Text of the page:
NAIAS 2017: 2018 Ford F-150 Shows Off New Face, Diesel and Gas V6 Engines

Steph Willems
by Steph Willems

Being on top doesn’t mean a company can take its customer base for granted. Not satisfied with basking in the goodwill generated by the F-150’s best-selling status, Ford Motor Company has unveiled a refreshed 2018 model and a host of new hardware upgrades.

While the upcoming F-150 sports an evolutionary facelift, it’s what’s under the hood that stands to tempt a new range of buyers.

The most obvious change to the updated model is its new face, now featuring two broad chrome bars splitting the grille horizontally, eating into headlight territory in the process. Filling the gulfs within the grille is a helping of egg-crate bars, while the headlights and bumper see their own design alterations. If you really feel the need to stand out, those bars come body-colored in Lariat trim — at least, in Sport Package guise.

Those changes also find their way to the rear, where a sculpted tailgate and revised taillights continue the theme of renewal. New wheel designs are on tap, ranging from 17 to 22-inches.

Under the hood, Ford has ditched the base 3.5-liter V6 in favor of a new direct-injection 3.3-liter V6, which should make the same 282 horsepower and 253 lb-ft of torque as its predecessor. Meanwhile, those diesel rumors of the past several years proved entirely correct. For 2018, Ford will offer a 3.0-liter Power Stroke turbodiesel V6.

Though the Blue Oval hasn’t released power figures just yet, the motor is likely based on the Lion V6 used by Jaguar Land Rover. In the automaker’s Range Rover line, that td6 engine makes 254 hp and 440 lb-ft. Knowing Ford’s competitive streak when it comes to pickups, there’s no chance that the new diesel’s output would ever undercut that of Fiat Chrysler Automobiles’ Ram EcoDiesel. Still, that shouldn’t be a concern. Even if unchanged from its European applications, the mill’s horsepower and torque already tops the Ram’s.

Ford has chosen to spread the upgrades around to its existing engines. The 2.7-liter EcoBoost V6 now sports the same dual port and direct fuel-injection system as its larger EcoBoost sibling, along with the next-generation turbo V6’s friction-reducing upgrades. Expect modest increases in horsepower and torque, as well as fuel economy. Meanwhile, the stalwart 5.0-liter V8 gains an unspecified power boost.

Helping the model achieve greater gas mileage across its lineup is an expanded availability of the 10-speed automatic transmission jointly developed by Ford and General Motors. While some Ford aficionados might disapprove, a start/stop system becomes standard on all trims.

On the tech front, the 2018s adopt a segment-first adaptive cruise control with stop-and-go capability. Pre-Collision Assist and Pedestrian Detection systems also come aboard for the ride, potentially reducing metal-on-metal and metal-on-flesh encounters and easily making this the safest Ford pickup to date.

The upgraded trucks should begin rolling into dealer lots this fall.

[Image: Ford Motor Company]

Steph Willems
Steph Willems

More by Steph Willems

Comments
Join the conversation
2 of 84 comments
  • Dukeisduke Dukeisduke on Jan 09, 2017

    I'm glad to see the front end get a restyle. The current one is ugly.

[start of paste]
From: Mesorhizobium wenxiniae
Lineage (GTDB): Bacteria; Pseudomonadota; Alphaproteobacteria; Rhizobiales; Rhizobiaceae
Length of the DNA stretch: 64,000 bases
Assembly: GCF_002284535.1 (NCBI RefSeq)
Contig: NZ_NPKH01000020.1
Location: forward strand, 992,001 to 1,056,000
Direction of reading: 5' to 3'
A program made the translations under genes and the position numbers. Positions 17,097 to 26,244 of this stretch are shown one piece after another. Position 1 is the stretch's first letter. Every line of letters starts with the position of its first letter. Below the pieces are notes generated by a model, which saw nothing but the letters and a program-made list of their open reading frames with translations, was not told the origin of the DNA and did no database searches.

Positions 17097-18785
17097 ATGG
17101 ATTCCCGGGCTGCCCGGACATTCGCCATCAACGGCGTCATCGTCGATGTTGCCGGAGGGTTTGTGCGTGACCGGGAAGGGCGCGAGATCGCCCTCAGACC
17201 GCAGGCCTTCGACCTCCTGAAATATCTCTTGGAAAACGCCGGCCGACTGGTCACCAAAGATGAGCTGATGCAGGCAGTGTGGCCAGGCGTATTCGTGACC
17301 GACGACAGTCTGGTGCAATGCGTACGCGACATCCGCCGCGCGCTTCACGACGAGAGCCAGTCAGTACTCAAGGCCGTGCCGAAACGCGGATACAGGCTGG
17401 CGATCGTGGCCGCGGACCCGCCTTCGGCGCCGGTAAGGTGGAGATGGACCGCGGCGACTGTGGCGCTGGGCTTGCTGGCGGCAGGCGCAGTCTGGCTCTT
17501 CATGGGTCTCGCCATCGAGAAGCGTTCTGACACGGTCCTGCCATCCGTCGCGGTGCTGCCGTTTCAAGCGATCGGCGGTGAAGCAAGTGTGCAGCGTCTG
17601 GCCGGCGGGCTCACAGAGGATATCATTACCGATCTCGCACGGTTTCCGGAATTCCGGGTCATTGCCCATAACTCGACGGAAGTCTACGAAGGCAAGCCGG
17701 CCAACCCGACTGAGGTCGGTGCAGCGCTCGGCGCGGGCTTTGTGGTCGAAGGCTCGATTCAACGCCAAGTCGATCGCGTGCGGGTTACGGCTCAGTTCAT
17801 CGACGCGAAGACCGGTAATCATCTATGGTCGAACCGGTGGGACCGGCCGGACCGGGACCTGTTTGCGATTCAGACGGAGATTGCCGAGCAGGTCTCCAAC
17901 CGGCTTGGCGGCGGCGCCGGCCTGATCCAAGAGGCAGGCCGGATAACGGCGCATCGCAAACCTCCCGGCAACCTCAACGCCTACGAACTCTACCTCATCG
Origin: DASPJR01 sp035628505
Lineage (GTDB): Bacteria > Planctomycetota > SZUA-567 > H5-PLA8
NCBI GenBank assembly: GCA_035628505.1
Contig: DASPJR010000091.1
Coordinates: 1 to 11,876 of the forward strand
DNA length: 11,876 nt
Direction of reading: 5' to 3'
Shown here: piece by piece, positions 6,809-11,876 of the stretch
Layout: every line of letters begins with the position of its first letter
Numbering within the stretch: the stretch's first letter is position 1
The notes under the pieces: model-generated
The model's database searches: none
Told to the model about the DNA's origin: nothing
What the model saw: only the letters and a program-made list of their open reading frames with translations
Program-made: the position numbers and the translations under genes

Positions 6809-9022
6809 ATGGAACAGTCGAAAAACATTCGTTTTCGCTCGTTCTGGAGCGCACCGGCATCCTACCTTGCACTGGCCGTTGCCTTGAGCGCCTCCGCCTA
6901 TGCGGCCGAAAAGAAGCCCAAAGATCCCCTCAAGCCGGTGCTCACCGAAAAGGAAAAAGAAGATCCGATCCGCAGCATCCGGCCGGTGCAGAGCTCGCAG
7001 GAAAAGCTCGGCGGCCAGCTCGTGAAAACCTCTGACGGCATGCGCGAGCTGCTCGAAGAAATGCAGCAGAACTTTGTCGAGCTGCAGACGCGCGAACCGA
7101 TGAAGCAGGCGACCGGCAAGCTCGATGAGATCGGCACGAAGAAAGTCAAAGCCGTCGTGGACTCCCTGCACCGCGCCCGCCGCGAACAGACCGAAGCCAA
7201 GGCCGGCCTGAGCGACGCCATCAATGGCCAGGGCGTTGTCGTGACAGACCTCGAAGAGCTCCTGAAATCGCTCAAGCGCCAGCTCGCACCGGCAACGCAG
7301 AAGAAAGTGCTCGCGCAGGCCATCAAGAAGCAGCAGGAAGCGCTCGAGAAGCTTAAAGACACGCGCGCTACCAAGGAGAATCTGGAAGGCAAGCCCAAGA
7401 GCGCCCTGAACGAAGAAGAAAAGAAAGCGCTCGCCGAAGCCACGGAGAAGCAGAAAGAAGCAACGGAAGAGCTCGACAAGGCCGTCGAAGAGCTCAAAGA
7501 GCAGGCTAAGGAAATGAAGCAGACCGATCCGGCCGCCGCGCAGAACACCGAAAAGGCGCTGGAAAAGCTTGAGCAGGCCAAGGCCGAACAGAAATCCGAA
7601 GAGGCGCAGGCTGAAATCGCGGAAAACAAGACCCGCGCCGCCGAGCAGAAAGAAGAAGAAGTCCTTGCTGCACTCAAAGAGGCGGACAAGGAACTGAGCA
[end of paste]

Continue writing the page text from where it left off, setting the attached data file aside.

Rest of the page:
• Madman2k Madman2k on Jan 11, 2017

    Looks good. Hopefully they fixed the design of the door latches - some of the 2015+ F150 doors get looser with time and no longer line up or close all the way, allowing wind noise into the cabin and grime into the door jam. Mine is included, unfortunately - been to the dealer to have them adjusted once and it needs it again a few months later.

  • MaintenanceCosts "But your author does wonder what the maintenance routine is going to be like on an Italian-German supercar that plays host to a high-revving engine, battery pack, and several electric motors."Probably not much different from the maintenance routine of any other Italian-German supercar with a high-revving engine.
  • 28-Cars-Later "The unions" need to not be the UAW and maybe there's a shot. Maybe.
  • 2manyvettes I had a Cougar of similar vintage that I bought from my late mother in law. It did not suffer the issues mentioned in this article, but being a Minnesota car it did have some weird issues, like a rusted brake line.(!) I do not remember the mileage of the vehicle, but it left my driveway when the transmission started making unwelcome noises. I traded it for a much newer Ford Fusion that served my daughter well until she finished college.
  • TheEndlessEnigma Couple of questions: 1) who will be the service partner for these when Rivian goes Tits Up? 2) What happens with software/operating system support when Rivia goes Tits Up? 3) What happens to the lease when Rivian goes Tits up?
  • Richard I loved these cars, I was blessed to own three. My first a red beauty 86. My second was an 87, 2+2, with digital everything. My third an 87, it had been ridden pretty hard when I got it but it served me well for several years. The first two I loved so much. Unfortunately they had fuel injection issue causing them to basically burst into flames. My son was with me at 10 years old when first one went up. I'm holding no grudges. Nissan gave me 1600$ for first one after jumping thru hoops for 3 years. I didn't bother trying with the second. Just wondering if anyone else had similar experience. I still love those cars.
Next